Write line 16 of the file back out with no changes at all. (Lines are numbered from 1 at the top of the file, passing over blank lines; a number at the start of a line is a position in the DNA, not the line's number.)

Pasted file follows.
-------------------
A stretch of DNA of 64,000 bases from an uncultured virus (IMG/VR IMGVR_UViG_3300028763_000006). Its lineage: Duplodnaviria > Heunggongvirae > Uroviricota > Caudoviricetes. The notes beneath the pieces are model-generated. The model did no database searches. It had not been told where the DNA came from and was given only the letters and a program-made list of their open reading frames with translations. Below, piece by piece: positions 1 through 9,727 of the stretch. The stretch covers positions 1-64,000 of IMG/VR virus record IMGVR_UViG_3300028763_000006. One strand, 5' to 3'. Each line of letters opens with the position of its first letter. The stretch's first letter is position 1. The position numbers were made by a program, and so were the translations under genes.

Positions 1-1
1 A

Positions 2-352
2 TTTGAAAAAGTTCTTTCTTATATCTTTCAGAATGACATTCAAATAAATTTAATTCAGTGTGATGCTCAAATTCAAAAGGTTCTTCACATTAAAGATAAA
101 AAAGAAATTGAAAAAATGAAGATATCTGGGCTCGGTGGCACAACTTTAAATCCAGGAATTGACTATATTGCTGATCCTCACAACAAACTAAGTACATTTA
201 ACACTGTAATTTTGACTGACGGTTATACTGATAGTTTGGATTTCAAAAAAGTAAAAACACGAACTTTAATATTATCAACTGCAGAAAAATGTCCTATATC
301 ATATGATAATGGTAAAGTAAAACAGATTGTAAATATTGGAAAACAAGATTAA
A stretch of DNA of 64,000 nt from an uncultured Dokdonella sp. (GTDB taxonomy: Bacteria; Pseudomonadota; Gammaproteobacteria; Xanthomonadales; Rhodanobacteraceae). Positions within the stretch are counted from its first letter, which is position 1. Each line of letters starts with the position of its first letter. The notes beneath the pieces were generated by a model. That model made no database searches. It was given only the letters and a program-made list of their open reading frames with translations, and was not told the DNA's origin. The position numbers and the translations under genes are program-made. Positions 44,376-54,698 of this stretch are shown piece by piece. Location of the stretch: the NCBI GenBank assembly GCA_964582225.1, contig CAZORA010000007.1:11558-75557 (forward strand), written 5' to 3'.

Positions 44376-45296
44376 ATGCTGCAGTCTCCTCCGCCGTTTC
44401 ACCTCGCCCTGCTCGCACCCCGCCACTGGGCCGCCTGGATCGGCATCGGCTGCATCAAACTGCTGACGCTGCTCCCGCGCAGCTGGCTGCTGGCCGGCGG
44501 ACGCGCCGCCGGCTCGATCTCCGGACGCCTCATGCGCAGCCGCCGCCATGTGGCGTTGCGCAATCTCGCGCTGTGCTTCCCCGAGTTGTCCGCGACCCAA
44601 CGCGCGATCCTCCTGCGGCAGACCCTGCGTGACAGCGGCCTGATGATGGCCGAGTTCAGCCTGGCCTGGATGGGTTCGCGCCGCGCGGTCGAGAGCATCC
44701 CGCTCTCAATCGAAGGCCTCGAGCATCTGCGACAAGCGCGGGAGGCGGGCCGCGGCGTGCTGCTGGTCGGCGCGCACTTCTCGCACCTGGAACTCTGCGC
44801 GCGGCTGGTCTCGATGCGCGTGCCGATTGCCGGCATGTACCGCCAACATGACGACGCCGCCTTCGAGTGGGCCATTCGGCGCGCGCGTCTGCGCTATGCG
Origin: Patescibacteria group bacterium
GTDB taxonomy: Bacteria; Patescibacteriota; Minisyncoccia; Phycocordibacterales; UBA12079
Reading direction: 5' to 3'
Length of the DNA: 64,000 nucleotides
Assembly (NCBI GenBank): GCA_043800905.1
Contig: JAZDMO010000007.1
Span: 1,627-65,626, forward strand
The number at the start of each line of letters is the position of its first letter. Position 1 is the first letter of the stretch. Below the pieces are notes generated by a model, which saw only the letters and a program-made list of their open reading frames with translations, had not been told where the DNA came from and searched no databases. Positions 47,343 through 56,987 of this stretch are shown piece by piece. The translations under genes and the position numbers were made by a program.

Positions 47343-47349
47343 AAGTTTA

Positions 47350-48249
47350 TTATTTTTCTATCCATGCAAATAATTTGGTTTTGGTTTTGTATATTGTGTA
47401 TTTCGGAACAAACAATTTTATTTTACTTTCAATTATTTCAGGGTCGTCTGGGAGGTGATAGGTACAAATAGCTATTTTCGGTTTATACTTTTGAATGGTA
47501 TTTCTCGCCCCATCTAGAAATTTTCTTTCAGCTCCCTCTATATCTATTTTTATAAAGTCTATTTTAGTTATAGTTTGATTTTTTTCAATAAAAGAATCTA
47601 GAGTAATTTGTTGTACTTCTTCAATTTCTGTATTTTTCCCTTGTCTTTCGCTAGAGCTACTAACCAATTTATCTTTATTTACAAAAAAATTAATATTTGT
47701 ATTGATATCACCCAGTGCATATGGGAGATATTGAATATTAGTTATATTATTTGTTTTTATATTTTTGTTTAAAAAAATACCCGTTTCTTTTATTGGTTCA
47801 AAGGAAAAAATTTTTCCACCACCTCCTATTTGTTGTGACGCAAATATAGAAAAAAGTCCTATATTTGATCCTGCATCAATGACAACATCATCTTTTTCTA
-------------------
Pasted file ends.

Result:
44801 GCGGCTGGTCTCGATGCGCGTGCCGATTGCCGGCATGTACCGCCAACATGACGACGCCGCCTTCGAGTGGGCCATTCGGCGCGCGCGTCTGCGCTATGCG